ABSTRACT. In 1911 Gide dare a bet of a treaty – Corydon – which aims at fighting over a lie, in which he reassesses Pascal famous phrase: “All tastes are in nature.” A key quote within a period of time, and while Gide risks to put literary genre at service over a reflection on the sexual kind, when Oscar Wilde faces trial involving his homosexual inclination. Having discovered from his infancy he was “not like the others” Gide took the opportunity to use his artistic talent to give voice to that difference. The gender theory that developed a few decades after the death of Gide traces some of its roots in the aesthetic work of Gide where the homosexual has a very important place. Today, more than ever, Gide writing in all its richness, and in all its forms, appears as an ode to the difference, a place where to say is to mean. The author calls for openness of the reader, who must be over an ideology working on respect and the right to difference. The author’s work is far from being vain, when we look at the evolution of thought on the issue of homosexuality. Therefore one should look at the past works to understand the gender discourse and measure the extent of social and cultural progress in our Western society advances for which we can thank the author and his bet to achieve a true literature of ideas. pp. 76–84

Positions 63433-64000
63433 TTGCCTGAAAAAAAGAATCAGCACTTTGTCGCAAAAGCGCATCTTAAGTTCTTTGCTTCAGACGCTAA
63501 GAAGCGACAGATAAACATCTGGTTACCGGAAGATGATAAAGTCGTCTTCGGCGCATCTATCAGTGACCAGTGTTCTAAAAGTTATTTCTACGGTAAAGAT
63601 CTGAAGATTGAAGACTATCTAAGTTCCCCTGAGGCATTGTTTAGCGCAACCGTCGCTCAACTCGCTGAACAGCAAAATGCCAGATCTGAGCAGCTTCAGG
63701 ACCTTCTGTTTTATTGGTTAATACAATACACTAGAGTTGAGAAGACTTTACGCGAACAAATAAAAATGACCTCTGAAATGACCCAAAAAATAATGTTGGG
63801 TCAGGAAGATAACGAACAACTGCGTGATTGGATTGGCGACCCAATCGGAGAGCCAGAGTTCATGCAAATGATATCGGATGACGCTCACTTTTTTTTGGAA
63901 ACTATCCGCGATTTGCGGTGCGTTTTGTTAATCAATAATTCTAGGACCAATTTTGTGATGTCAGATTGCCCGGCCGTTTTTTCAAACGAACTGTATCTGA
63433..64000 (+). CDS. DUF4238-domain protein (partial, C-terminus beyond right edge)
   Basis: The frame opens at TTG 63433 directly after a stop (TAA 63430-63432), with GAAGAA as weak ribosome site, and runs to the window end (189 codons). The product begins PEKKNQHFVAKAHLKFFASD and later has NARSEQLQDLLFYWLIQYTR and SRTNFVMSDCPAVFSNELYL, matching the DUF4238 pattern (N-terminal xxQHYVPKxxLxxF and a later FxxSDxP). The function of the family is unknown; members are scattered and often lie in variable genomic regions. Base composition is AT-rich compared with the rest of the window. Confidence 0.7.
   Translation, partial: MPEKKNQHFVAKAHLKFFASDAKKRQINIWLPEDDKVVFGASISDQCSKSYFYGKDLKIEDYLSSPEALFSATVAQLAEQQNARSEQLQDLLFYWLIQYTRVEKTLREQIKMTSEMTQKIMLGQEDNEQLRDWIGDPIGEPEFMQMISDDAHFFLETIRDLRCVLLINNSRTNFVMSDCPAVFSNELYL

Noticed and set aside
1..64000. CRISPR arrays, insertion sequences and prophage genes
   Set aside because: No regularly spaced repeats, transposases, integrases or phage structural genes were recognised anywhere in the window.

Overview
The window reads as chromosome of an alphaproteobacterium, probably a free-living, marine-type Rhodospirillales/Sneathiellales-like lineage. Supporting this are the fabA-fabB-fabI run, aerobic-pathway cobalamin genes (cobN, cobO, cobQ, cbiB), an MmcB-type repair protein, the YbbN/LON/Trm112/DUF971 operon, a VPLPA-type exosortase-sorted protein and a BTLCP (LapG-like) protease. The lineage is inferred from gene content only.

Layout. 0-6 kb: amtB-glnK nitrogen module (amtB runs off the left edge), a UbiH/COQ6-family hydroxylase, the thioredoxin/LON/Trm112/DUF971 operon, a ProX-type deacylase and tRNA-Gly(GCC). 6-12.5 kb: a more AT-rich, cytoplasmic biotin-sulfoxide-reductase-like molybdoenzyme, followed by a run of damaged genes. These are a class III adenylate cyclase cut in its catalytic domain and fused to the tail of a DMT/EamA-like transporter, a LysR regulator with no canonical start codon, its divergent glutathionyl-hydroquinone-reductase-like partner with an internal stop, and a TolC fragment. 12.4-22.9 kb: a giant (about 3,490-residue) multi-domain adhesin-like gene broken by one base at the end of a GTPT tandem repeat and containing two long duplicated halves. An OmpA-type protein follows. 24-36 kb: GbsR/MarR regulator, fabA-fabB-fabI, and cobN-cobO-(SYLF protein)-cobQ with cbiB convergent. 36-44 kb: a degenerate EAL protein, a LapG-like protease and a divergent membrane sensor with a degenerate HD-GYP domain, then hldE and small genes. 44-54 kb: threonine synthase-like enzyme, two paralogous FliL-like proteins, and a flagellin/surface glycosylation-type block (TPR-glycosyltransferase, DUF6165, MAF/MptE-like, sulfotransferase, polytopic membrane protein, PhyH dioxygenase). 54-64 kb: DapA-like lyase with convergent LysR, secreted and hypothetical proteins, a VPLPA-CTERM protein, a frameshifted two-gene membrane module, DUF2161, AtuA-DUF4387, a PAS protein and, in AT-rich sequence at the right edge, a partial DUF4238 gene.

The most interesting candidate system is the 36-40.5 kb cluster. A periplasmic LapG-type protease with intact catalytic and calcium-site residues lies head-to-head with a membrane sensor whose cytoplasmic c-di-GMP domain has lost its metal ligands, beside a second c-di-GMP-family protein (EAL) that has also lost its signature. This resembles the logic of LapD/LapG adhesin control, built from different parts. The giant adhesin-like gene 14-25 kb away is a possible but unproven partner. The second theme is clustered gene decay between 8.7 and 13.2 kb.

Keywords: gender; homosexuality; André Gide; society; difference

How to cite: Legrand, Justine (2013), “Genre intime et genre sexuel dans l’œuvre gidienne,” Journal of Research in Gender Studies 3(2): 76–84.

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